Asia Cup will kick it off for us but kabaddi and football added will be three big pillars. There are a bunch of sports we have invested in but these three are the big drivers of growth.

If we talk about advertising, especially because you were in America before this, for a marquee sports property like a Superbowl they make the Superbowl ads. We don’t have that sort of facility. Can a broadcaster play a role in facilitating that?

In the US, as you know Superbowl has been on for a long time and this has built-up. It is like high points of the year and there is a lot of social viewing and from the advertising perspective, people actually take pride in what they have created and are very expensive. Some of the ads only air at the time of Superbowl and they spend millions of dollars doing that, but it breaks through the clutter and gets them virality.

The broadcasters can play some role but ultimately marketing professionals need to drive that agenda. We had Re-imagine awards for IPL, it was the first time we were doing it but the idea behind that was to spur the marketing community to think of the IPL in a different way and create advertising for the IPL. We will do the awards every year now to showcase what is the best advertising. In our own little way we are trying to enable it but ultimately the marketers need to embrace it.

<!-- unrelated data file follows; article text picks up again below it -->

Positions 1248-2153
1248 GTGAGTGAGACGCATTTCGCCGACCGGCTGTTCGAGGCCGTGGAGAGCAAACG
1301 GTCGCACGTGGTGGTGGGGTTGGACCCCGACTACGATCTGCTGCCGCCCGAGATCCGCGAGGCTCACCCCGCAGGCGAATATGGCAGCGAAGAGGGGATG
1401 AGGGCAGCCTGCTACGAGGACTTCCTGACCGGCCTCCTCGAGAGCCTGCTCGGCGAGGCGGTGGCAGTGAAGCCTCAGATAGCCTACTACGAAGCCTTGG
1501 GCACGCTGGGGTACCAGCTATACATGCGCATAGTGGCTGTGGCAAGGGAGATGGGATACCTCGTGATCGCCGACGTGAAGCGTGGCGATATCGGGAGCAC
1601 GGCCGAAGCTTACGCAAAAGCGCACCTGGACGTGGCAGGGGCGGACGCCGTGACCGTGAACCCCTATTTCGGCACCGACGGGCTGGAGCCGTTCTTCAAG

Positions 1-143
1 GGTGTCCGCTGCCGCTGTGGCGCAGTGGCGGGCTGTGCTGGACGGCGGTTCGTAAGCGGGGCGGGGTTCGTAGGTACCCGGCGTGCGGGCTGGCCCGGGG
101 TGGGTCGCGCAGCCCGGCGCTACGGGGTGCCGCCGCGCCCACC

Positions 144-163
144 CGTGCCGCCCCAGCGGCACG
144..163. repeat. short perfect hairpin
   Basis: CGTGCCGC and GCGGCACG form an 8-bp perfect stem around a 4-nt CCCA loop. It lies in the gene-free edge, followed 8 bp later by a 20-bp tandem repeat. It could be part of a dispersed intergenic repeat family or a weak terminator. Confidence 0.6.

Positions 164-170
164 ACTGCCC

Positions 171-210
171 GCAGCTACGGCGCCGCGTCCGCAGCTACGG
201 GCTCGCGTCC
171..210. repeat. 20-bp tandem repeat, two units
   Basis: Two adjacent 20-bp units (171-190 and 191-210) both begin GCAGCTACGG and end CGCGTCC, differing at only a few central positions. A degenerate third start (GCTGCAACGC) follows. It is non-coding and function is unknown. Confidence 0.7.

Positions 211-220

What are the challenges in building momentum for a short format tournament like Asia Cup?

There is not much of a challenge to build momentum for Asia Cup. The challenge I was speaking about was about a channel which is not a sports channel because if it airs on a movie channel it takes time before people watch.

Asia Cup this time has a likelihood of having three India versus Pakistan games. We are not seeing Asia Cup as a challenge at all. In fact, advertiser interest is very strong and a lot of it is driven by India versus Pakistan. The challenge comes when the tournament is short and it is a new sport.

Kabaddi is no longer a new sport. In fact, it is the second biggest sport that we have. Imagine if kabbadi was only a two-week event, by the time you get into it, it’s over. Even football is the world’s number one game and is growing nicely in India but there are still a few years before it scales up. ISL being extended over a period of time allows people enough opportunity to get into the game. Because the real challenge in leagues, if they are very short, is that a lot of interest is driven by team affinity and you need some time to build the rivalry, the team support and things like that.